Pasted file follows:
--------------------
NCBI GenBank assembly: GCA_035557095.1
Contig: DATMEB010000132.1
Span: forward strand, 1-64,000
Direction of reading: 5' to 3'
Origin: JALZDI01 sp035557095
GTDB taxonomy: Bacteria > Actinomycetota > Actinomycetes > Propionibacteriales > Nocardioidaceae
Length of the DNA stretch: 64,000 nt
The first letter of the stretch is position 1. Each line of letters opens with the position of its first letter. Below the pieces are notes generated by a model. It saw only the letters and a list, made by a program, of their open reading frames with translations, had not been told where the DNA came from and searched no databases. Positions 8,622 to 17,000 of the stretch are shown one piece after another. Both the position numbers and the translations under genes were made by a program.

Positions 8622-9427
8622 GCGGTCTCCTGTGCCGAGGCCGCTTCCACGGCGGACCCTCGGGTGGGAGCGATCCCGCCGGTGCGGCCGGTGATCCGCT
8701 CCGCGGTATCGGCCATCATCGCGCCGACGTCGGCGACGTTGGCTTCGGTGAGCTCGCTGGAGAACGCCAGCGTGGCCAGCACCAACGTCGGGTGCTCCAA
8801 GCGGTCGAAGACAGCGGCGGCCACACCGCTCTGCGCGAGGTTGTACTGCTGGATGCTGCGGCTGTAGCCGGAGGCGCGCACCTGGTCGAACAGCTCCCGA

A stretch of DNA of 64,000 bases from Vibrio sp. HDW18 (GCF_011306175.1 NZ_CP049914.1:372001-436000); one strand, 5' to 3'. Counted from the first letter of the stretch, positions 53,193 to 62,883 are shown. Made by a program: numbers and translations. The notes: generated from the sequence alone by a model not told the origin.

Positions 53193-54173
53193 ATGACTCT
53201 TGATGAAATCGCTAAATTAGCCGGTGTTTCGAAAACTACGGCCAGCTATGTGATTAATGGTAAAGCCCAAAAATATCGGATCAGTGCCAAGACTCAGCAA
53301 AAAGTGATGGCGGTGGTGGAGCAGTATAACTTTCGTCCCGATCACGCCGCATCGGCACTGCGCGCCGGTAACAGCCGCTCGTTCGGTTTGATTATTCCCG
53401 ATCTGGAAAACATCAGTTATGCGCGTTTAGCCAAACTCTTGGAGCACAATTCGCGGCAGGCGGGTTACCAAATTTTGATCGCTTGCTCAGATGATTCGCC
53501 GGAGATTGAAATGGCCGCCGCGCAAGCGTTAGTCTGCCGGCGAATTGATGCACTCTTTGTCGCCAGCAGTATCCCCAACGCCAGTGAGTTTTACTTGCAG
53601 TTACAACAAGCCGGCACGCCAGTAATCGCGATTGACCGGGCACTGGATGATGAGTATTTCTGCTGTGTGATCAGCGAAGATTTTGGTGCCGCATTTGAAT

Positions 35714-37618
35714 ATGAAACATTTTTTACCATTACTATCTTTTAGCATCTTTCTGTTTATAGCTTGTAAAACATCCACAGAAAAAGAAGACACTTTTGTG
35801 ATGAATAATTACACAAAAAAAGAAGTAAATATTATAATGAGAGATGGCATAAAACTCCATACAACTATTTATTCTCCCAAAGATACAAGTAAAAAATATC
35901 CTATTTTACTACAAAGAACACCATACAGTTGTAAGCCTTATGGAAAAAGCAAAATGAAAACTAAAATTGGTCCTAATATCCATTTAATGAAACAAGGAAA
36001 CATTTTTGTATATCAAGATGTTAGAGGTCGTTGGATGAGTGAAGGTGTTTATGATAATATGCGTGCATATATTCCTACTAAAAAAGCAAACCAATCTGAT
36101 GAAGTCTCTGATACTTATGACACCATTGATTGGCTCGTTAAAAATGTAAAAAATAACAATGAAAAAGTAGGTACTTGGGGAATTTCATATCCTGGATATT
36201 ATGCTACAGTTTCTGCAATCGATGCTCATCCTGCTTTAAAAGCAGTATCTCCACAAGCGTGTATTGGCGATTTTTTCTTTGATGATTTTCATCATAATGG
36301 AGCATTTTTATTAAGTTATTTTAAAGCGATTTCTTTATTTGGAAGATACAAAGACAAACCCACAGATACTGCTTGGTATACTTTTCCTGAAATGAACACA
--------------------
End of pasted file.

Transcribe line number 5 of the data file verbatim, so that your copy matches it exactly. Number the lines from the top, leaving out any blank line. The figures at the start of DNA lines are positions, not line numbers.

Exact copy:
Origin: JALZDI01 sp035557095